Publication 946, How To Depreciate Property. Publication
910, Guide to Free Tax Services, lists all of the IRS
booklets. Get free copies of the booklets by calling 1-800-
TAX-FORM (they'll be mailed to you), or call 703-368-9694
for an automated fax service, or download copies from the
IRS website (http://www.irs.gov).
Julian Block is a syndicated columnist, attorney and former
IRS investigator who has been cited by the New York Times as
"a leading tax professional" and by the Wall Street Journal
as an "accomplished writer on taxes." He is a member of the
American Society of Journalists and Authors and author of a
number of books. His "Tax Tips For Freelance Writers" shows
how to save truly big money on taxes--legally--and explains
the steps you should take to reduce taxes for this year and
even gain a head start for future years. The regular price
is $16.00; your cost is $9.95 for an emailed copy or $12.95
for a postpaid copy (in the U.S.). Send your check to him at
3 Washington Square, #1-G, Larchmont, NY 10538-2032.
Rate this article! Click on the link below.
1stBooks Success Profile: Linda Patenaude Wins a Book
Competition and a Traditional Publisher
"Just wanted to wish everyone at 1stBooks a Happy New Year
and wanted to update everyone on my latest accomplishment.
"Back in October, I attended a writer's conference sponsored
by Gardenia Press where two of my completed manuscripts were
under consideration for their annual publication
competition. I am very proud and pleased to say that I was
selected and was offered a contract with them for
publication, which I happily accepted! 'The Art of Betrayal'
which is a suspense/romance is expected to be released
around October, 2003. The second book I submitted is also
under consideration for future publication.
"Needless to say, once I start doing signings, etc., my
1stBooks publication, 'Bury the Innocent' will be sitting on
the corner of the signing table!"
Preview Linda's book at
[Editor's Note: Many people who have published with 1stBooks
have been able to find a traditional publisher by submitting
their published book, rather than the usual unpublished
manuscript. Linda did something different, yet equally
valid--enter a writing competition where the prize is
Beware of Working Titles
by Dan Poynter, mailto:danpoynter¶publishing.com
"Authors, as a rule, are poor judges of titles and often go
for the cute or clever rather than the practical." --Nat
Bodian, "The Joy of Publishing"
Be careful what you make permanent. Working titles are
dangerous. They can become too familiar to us while being
misleading or meaningless to potential customers.
Choices, a Teen Woman's Journal for Self-awareness and
Personal Planning was a hot seller and spawned a publishing
company as a subsidiary for the Girls Club of Santa Barbara.
The company thrived but soon found that Choices could not be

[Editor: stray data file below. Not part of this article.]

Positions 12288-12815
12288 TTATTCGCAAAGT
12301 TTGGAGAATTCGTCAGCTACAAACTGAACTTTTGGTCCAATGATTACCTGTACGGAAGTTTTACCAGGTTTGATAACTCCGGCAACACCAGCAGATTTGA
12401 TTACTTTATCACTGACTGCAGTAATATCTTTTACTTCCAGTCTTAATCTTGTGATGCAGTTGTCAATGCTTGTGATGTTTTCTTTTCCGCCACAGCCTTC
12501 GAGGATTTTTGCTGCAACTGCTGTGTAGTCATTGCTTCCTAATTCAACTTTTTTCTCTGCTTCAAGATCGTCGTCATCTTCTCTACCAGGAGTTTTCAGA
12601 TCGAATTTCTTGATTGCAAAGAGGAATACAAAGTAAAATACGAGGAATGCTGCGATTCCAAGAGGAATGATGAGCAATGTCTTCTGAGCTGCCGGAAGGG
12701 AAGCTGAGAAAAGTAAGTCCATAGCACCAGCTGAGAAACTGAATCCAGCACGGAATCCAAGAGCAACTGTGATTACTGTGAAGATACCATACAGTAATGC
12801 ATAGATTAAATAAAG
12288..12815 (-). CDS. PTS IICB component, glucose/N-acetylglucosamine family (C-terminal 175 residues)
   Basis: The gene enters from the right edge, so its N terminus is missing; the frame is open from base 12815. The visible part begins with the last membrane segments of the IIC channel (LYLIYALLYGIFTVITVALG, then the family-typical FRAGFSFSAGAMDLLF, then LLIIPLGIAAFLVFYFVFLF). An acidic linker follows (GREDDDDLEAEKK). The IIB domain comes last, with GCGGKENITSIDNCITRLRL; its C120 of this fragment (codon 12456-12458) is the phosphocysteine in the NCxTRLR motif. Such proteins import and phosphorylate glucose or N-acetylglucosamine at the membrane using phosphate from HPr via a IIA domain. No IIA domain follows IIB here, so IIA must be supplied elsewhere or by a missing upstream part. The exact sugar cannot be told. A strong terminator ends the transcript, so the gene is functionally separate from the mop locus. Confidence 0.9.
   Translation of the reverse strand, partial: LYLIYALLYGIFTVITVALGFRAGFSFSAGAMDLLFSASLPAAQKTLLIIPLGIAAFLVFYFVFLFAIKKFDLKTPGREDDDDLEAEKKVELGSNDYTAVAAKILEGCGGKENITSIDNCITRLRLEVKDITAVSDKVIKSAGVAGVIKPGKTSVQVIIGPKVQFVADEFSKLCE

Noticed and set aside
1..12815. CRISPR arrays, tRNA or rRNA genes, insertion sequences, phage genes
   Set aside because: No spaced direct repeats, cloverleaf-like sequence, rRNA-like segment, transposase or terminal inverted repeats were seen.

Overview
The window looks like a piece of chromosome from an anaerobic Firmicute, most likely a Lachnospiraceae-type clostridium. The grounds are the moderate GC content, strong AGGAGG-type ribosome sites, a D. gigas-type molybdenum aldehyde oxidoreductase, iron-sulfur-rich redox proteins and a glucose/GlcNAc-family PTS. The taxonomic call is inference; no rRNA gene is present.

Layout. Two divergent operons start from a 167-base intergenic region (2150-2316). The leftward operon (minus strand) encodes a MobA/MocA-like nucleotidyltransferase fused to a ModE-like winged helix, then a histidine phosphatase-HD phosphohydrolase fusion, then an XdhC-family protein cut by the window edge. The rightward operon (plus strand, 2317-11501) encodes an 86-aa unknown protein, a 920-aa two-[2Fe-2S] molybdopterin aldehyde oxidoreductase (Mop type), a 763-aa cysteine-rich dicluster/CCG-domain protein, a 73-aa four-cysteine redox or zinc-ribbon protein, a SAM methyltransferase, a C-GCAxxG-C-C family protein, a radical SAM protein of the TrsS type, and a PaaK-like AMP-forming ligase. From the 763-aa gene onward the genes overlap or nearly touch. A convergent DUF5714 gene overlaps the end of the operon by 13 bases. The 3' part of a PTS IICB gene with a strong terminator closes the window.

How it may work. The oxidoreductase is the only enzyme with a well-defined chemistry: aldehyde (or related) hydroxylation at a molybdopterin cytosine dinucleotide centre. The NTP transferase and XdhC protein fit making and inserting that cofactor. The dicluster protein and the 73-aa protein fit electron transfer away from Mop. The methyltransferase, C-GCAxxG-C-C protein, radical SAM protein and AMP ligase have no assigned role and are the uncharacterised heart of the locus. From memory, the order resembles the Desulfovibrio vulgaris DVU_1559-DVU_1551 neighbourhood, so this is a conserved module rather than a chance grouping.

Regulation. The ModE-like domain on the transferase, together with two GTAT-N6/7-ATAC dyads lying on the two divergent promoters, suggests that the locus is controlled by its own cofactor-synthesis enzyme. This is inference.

used in schools unless there was a version for the boys. So
the authors, Mindy Bingham, Sandy Stryker and Judy Edmonson,
wrote a matching masculine edition.
Working titles ranged from Choices II, to Choices Too, and
even Son of Choices. What sounded ridiculous or humorous in
the beginning became familiar and sounded fairly good.
Finally the three female authors settled on Changes, but
found that men did not like the proposed title. After
discussions with a number of men (including Mindy's father),
they agreed to change the title to Challenges, a Teen Man's
Journal for Self-awareness and Personal Planning. The female
authors discovered that while many women want a change, most
men do not like change. Men prefer challenges.
The title must be easy to remember and easy to say. It has
to grab the attention of the potential buyer and it must
project an image the buyer can relate to. Authors and
publishers often argue over titles. Authors may be closer to
the subject matter and publishers may be closer to the
So far Choices has sold over one million copies and
Challenges over a half million. They are used side-by-side
in many schools. A "working title" is for the manuscript,
not necessarily for the book.
Dan Poynter, the Voice of Self-Publishing, has written more
than 100 books since 1969 including "Writing Nonfiction" and
"The Self-Publishing Manual." Dan is a past vice-president
of the Publishers Marketing Association. For more help on
book publishing and promoting, see http://www.ParaPub.com
Rate this article! Click on the link below.
Seasonal and Topical
Valentine's Day, February 14
"A Change Of Heart" by Walter M. Borny, a novel that tells
the story of Valentinus, the man of ancient Rome who brought
love into the modern era.
Letters to the Editor
--Sold as Soon as the Book Arrived
I JUST received the author's issue of my first book with
you. I opened it in the Post Office up here in Kittery
Point, Maine. Squealing with delight, I showed it off to our
Postmaster. Four ladies in the post office have ordered
copies and one of them is going to host a book signing for
me as soon as I get more copies from you. How's THAT for
Sign me delighted,
Joyce. Tracksler, brand new PUBLISHED author of "The
--Response to the Announcement Last Issue About Our
In reality . . . we authors thank YOU. Without you, our
dreams would still be dreams. Happy 2003!
Louise Underdahl, PhD, The Soul of Work: A Quest for the
--Newsletter Gives Her Hope
Your newsletter is a blessing for me--I just lost my job
last month--and I've got a manuscript (a children's book)
that I've had for two years and have not had the time or
wherewithal to try to get it published--I truly believe in
my manuscript--your newsletter gives me positive direction
at a time in my life that I truly need it as its a rather
low time for me emotionally--not to mention frightening to
be unemployed--and worried about finances.
--Building Interest in His Book by Offering Publishing
I want to promote my book in a low-key way so I came up with
the idea of preparing a one-hour briefing titled "Book
Publishing Made Easy." I then offer to give this talk to the
many local organizations that have monthly meetings and
invite guest speakers. The talk covers the various ways a
book can get published and then uses my book "Roasts and
Toasts Made Easy" as a actual example.
This results in good exposure for both 1stBooks and my book.
What do you think of this approach? Do you know of anyone
else who has tried it?